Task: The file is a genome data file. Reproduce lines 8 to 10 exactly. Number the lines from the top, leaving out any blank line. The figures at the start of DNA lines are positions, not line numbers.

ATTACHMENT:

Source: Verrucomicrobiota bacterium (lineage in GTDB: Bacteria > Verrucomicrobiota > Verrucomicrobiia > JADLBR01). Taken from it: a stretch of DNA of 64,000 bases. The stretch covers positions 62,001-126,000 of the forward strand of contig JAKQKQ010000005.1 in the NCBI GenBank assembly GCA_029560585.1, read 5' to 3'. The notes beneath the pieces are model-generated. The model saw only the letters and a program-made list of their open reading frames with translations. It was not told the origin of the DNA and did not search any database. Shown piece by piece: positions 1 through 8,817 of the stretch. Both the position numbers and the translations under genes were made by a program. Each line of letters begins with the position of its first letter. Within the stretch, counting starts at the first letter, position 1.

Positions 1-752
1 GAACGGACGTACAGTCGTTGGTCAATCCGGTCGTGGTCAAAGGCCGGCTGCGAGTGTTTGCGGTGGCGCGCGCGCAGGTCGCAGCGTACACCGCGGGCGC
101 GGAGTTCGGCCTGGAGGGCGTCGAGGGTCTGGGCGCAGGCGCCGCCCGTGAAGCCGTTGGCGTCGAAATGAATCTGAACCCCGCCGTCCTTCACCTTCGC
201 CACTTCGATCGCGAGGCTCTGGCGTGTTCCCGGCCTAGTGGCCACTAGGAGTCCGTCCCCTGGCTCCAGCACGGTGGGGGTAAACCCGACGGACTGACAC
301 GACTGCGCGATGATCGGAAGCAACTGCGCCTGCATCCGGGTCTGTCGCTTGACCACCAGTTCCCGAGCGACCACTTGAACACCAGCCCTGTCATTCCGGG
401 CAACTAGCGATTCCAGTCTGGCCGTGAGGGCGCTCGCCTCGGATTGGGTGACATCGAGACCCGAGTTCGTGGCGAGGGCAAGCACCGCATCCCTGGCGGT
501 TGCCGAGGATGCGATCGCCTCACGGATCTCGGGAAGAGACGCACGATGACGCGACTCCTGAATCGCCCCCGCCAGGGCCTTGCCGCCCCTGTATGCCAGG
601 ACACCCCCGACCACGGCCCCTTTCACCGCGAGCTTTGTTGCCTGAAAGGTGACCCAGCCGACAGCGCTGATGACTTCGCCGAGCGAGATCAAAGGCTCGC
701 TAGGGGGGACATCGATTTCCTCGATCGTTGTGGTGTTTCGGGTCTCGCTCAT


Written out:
501 TGCCGAGGATGCGATCGCCTCACGGATCTCGGGAAGAGACGCACGATGACGCGACTCCTGAATCGCCCCCGCCAGGGCCTTGCCGCCCCTGTATGCCAGG
601 ACACCCCCGACCACGGCCCCTTTCACCGCGAGCTTTGTTGCCTGAAAGGTGACCCAGCCGACAGCGCTGATGACTTCGCCGAGCGAGATCAAAGGCTCGC
701 TAGGGGGGACATCGATTTCCTCGATCGTTGTGGTGTTTCGGGTCTCGCTCAT